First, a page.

Online advertisers are always trying to sell you something, and in the case of slip-on sneakers or leather handbags, that something is pretty clear. But other times, the motive behind a sponsored post is less transparent. Why, for instance, are oil companies buying prime space in your social media feed to prattle on about “innovative” climate solutions and visions of a “lower-carbon future”?

A new report makes the case that the oil and gas industry is trying to sell you a story — one that casts these companies as paragons of sustainability and seeks to delay policies that would address climate change. Last year, the oil and gas industry spent at least $9.6 million on ads on Facebook’s U.S. platform, according to an analysis by the think tank InfluenceMap. Just over half of this spending came from one company, ExxonMobil.

“The oil and gas industry is engaging in this really strategic campaign using social media and the tools available, particularly these targeting tools on Facebook, to reach a really broad audience pretty easily,” said Faye Holder, program manager at InfluenceMap.

The report looked at roughly 25,000 of these ads, analyzing their messages and whom they were targeting. The decision to focus on Facebook ads, which represent only a fraction of the oil industry’s wider campaign to influence the discourse on climate change, was made for data reasons. “We just looked at Facebook,” Holder said. “That is because the other social media platforms don’t even offer this transparency.”

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Oil companies have long sought the help of public relations whizzes to burnish their reputations, painting themselves as environmental champions, plastering their logos all over science museums and jazz festivals, and even hiring Instagram influencers to tout the merits of gas stoves. In recent years, climate advocates have honed in on ways to counter these tactics — launching a campaign demanding that PR firms drop fossil fuel clients, for instance, or trolling oil companies on social media. Some climate groups have decided to fight fire with fire, recently funneling $1 million directly into anti-oil advertisements.

The oil industry’s more recent ads use subtler messages than outright climate denial to undermine action on global warming, such as portraying natural gas as a green fuel source and arguing that decarbonization would make energy unaffordable. Last year, companies’ Facebook ad spending soared when it looked like the federal government might do something to address rising emissions. For example, spending jumped dramatically last summer when then-presidential candidate Joe Biden released his climate plan, and stayed high until after the November election.

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a chart that shows spending by oil companies on Facebook over time. You see a big spike in spending between July 2020 and November 2020.
Courtesy of InfluenceMap

Those 2020 spending patterns follow a long-time trend: The scale of the oil and gas industry’s advertising efforts has historically tracked with politicians’ interest in taking action on the climate crisis. The world’s five largest oil companies spent $3.6 billion on promotional ads from 1986 to 2015. Spending shot up around 1997, when countries were considering the Kyoto Protocol, an attempt to set legally binding cuts on greenhouse gas emissions. The peak of oil companies’ ad blitz occurred in 2010, when Congress was mulling over a national cap-and-trade program (that ultimately didn’t pass).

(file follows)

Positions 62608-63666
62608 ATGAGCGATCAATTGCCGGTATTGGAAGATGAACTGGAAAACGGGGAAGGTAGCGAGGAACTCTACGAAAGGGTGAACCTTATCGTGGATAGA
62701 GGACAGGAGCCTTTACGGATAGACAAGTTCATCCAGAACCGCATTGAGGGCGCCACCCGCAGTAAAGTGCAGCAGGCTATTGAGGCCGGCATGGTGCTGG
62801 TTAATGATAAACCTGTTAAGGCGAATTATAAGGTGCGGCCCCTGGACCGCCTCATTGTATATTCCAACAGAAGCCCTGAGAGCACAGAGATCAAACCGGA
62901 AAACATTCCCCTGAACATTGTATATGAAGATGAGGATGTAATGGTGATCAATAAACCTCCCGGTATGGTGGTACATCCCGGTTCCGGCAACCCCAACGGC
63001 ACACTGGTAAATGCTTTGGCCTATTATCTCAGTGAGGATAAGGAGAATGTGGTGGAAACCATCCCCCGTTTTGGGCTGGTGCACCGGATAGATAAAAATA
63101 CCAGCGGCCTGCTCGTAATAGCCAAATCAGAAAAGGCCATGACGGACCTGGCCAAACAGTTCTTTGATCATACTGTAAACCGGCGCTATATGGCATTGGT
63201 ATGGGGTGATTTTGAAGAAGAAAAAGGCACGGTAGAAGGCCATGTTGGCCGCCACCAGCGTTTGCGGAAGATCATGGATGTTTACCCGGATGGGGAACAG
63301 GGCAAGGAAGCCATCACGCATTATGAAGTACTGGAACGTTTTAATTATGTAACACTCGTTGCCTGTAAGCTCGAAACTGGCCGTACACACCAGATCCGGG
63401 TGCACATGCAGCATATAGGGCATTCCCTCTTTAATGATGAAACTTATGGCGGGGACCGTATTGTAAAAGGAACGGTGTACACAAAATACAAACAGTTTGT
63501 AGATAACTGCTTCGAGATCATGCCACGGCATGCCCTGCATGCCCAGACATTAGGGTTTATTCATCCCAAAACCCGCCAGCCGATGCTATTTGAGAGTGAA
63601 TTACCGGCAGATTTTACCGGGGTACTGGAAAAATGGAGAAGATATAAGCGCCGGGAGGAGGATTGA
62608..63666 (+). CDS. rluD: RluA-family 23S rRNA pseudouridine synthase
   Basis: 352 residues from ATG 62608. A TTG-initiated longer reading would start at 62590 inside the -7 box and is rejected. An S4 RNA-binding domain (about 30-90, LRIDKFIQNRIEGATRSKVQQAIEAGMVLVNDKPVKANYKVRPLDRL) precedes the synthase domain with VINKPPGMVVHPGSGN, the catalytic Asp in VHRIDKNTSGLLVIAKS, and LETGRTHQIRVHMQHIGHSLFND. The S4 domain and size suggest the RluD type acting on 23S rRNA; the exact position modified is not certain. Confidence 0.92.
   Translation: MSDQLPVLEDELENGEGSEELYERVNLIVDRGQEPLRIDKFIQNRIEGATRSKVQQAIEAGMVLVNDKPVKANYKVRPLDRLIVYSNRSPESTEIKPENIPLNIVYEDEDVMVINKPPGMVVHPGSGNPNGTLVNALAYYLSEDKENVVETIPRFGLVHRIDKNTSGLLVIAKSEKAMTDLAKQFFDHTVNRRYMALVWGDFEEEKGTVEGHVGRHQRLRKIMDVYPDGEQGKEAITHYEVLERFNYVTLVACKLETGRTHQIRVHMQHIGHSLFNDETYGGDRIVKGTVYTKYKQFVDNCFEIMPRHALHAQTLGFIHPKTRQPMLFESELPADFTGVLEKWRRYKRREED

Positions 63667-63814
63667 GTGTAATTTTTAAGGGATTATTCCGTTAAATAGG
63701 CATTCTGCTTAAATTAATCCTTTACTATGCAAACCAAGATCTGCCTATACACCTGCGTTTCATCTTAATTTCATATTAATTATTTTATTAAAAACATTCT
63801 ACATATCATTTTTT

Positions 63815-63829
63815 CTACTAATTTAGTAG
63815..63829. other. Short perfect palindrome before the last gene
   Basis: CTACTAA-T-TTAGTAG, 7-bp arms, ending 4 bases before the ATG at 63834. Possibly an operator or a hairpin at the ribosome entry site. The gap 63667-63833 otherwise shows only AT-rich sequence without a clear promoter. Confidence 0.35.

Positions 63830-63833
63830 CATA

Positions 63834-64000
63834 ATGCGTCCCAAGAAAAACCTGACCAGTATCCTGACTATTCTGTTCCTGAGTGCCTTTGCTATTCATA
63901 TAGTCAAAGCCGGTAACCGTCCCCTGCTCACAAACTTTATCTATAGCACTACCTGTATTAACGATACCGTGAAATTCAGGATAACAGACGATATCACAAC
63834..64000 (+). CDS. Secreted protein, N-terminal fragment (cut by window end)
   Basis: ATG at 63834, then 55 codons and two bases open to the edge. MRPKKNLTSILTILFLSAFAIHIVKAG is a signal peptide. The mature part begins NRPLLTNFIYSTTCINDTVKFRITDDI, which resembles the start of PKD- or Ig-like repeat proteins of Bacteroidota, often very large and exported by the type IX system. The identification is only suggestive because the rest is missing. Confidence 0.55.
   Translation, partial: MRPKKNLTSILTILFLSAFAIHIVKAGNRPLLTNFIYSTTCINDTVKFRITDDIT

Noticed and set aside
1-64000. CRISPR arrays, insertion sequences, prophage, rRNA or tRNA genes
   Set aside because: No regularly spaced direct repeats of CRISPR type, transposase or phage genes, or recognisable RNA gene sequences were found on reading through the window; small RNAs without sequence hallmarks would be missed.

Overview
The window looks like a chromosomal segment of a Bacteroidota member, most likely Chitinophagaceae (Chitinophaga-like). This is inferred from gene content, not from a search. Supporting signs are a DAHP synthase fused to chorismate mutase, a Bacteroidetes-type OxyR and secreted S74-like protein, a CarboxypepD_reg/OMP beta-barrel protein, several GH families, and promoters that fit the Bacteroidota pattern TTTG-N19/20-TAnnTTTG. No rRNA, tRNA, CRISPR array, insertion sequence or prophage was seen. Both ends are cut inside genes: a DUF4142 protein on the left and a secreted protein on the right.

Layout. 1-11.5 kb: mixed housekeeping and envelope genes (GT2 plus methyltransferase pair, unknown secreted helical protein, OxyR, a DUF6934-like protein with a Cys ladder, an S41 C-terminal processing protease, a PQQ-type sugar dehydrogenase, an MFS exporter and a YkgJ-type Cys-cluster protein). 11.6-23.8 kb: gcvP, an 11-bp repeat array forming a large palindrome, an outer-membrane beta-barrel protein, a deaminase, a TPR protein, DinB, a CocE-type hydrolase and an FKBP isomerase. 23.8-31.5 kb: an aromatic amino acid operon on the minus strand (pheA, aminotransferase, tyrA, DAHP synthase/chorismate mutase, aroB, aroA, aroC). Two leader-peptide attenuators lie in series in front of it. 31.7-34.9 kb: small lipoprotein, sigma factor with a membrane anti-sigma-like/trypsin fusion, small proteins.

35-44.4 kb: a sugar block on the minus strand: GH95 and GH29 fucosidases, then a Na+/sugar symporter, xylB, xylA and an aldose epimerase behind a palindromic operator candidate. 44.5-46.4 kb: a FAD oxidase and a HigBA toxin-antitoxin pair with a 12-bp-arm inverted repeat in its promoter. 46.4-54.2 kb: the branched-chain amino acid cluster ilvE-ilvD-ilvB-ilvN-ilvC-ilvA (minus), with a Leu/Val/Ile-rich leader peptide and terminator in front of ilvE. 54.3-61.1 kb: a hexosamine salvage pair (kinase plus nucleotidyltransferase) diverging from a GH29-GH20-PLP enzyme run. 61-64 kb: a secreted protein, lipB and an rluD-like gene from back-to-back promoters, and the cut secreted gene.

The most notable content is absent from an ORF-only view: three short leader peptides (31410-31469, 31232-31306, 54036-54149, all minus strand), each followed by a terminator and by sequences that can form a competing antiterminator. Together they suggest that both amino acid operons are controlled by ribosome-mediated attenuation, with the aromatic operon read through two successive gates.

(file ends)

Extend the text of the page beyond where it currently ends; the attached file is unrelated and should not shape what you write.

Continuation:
As part of InfluenceMap’s analysis, researchers broke down last year’s Facebook ads based on the location of targeted users. “In terms of the distribution regionally of the ads, we saw that they were focused towards states with really high levels of production of oil and gas but also swing states,” Holder said. “So it sort of plays into that very politically motivated effort.” Interestingly, the advertisements tended to target men more than women.

Looking at oil and gas’ 25 biggest Facebook ad spenders, the analysis found that each segment of the industry was pushing a slightly different message. Individual companies promoted the affordability and reliability of their products (“Ann chose natural gas, and now she can invest the savings back into her business”). The American Petroleum Institute, the industry’s biggest lobbying group, talked more about oil and gas being part of the “solution” to climate change. Finally, pro-fossil fuel advocacy groups argued that the industry was helping communities and the economy (“fracking supports thousands of jobs”) and emphasized philanthropic efforts.

The report has prompted some critics to question Facebook’s commitments to climate action; the company has tried to highlight its small carbon footprint, announcing earlier this year that its operations were already running on 100 percent renewable electricity. “Despite Facebook’s public support for climate action, it continues to allow its platform to be used to spread fossil fuel propaganda,” said Bill Weihl, former sustainability director at Facebook, in a statement.